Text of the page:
6. Looks very nice. RUN CRAB RUUUN made me laugh, seriously :)
  7. Seduce the insane female prisoner in the neighbour cell by taunting her with a cockroach you found crawling on the floor. When she comes to the door( read: bars) segregating your cells and starts screaming, bang her head to the bars and take her hairpin to lockpick the cell door. Unfortunately, the doors are kinda sealed and you can't open them no matter what. Although you can pick the lock to the neighbour cell where you find... (do continue )
  8. I'm really missing undo and multiple axes scale.   Bugs:   Crashes when you double click the empty item in the entity tree. Key released not registred when moving through the scene(WSAD) and pressing a menu item.   I'll give you more feedback soon.
  9. Looks really good. I would definitely give it a try. Will there be a OS X version?
  10. Think of 2D and 3D just like the viewpoint you're looking at your game world. If the game idea is good and the realization as well, then you have nothing to worry about. I'm not saying if you make a good game, you'll get rich. No one can guarantee that. Just that, people categorize games by all kinds of criteria ( 3D, 2D, OpenGL, D3D, XNA, Unity, ugly, racing ...), what they are actually missing is that realization of an idea is more important than anything else, in my opinion.
  11. I actually did the same thing and thought there must be an easier way.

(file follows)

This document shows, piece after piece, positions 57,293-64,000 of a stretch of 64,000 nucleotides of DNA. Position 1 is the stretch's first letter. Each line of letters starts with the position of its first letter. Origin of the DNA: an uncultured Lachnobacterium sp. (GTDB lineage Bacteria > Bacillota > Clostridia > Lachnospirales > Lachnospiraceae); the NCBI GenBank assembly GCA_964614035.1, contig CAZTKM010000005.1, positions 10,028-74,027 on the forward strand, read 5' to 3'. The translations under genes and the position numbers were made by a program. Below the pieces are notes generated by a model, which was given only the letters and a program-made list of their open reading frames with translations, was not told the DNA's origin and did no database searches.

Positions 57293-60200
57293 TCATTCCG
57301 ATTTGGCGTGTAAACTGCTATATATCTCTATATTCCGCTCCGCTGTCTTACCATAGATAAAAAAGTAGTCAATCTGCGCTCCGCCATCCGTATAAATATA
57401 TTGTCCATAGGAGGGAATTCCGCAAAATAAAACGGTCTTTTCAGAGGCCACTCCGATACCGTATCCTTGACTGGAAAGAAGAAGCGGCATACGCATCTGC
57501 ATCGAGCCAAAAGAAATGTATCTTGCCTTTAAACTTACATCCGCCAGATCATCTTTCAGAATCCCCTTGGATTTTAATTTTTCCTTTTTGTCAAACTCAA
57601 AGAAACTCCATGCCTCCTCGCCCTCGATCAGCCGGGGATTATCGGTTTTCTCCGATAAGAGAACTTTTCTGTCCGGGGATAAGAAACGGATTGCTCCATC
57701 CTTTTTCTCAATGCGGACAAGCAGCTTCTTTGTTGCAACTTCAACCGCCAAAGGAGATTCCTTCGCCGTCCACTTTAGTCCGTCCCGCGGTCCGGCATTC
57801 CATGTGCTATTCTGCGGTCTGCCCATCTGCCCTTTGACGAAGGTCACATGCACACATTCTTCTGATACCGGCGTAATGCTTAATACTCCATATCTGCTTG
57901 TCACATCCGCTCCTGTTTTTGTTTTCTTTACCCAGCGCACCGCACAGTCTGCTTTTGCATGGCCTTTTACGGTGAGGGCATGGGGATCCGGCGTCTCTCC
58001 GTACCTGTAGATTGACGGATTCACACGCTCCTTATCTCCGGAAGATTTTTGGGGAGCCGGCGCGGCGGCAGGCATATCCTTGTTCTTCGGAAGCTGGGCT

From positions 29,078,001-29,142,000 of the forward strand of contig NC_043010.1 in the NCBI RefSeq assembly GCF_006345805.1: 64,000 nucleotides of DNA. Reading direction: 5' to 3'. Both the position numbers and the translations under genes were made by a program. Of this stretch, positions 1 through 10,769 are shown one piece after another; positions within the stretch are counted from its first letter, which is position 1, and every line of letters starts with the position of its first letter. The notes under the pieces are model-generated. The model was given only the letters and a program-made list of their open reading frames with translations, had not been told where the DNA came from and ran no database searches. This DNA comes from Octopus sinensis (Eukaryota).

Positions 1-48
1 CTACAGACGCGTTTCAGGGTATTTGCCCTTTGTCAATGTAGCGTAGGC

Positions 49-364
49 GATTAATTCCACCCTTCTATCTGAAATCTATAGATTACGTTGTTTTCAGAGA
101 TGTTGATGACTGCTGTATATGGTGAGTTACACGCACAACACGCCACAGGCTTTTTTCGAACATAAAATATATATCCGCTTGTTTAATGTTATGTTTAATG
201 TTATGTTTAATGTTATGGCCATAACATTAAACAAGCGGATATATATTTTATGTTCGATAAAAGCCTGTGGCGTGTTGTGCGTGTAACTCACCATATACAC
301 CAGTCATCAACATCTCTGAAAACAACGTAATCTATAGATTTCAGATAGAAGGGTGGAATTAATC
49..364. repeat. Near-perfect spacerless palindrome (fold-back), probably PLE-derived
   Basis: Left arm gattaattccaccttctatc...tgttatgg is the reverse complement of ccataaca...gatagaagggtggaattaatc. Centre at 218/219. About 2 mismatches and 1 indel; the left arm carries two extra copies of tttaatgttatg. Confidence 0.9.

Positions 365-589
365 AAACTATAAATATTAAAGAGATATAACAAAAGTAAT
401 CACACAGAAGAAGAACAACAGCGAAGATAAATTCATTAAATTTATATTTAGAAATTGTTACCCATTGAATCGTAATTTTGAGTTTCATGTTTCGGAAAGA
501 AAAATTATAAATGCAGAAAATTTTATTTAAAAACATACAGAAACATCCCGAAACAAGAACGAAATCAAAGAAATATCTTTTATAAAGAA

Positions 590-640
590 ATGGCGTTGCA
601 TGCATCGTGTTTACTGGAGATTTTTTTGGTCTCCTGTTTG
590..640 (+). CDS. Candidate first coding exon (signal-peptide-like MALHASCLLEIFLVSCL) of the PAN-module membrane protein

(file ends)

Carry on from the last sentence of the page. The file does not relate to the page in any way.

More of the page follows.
12. Hey guys. I've just integrated lua in my game (which isn't finished yet). Anyway, some things are bothering me.   I've registered functions a list of function pointers that I want to be able to call from Lua. It works fine. Although I feel like I'm making a facade between lua and my game and it requires (constant) changes to the code itself. I used lua as a logic for the debuff system in my game just to see what the scripts are all about. I'd basically implement the debuff logic inside the script, load it and execute it on an enemy. I started by making a facade class who's static functions would lua call and delegate the call to the enemy passed from lua to the engine.Something like this:   1.Debuff update 2.Call debuff script ( pass the enemy obj. to lua) 3.Debuff logic inside the script 4.Call the adapter class function (and pass the enemy if necessary).   Problem: writing function pointers for everything i want to be able to call from lua.   I'm pretty sure I'm doing something wrong, so it'd be better if I'd get on the right track from the beginning.   Thanks in advance   Mercurial
  13. Oh man, you're a lifesaver!   [modelView populateFromRotation:CC3VectorMake(-pitch, -roll, -yaw)]; [modelView rotateByY:-30]; [modelView translateBy:CC3VectorMake(0, 0, -distance)]; One of those problems...When you feel stupid after realizing how simple the solution was   Thanks again
  14. The origin is at center.   Remember, I'm getting the gyroscope data from the iPhone and the rotation data I'm getting is relative to the device. It's simple as this: The difference between two objects is 30 degrees (roll). When I rotate the device, the coordinate space rotates with the phone, while the world coordinate space stays static, obviously. When I rotate, the difference is still 30 degrees in roll, the thing is that roll is always hitting the sides of the phone, therefore it's not the same axis, as it was before rotation.
  15. Yeah, that's what I initially thought but it looks like it goes the other way around. Not sure why... I don't think that is the issue here, since you can see on the first image that the I have the correct order. Otherwise you'd see both objects in the same ( -distance) position, just rotated differently.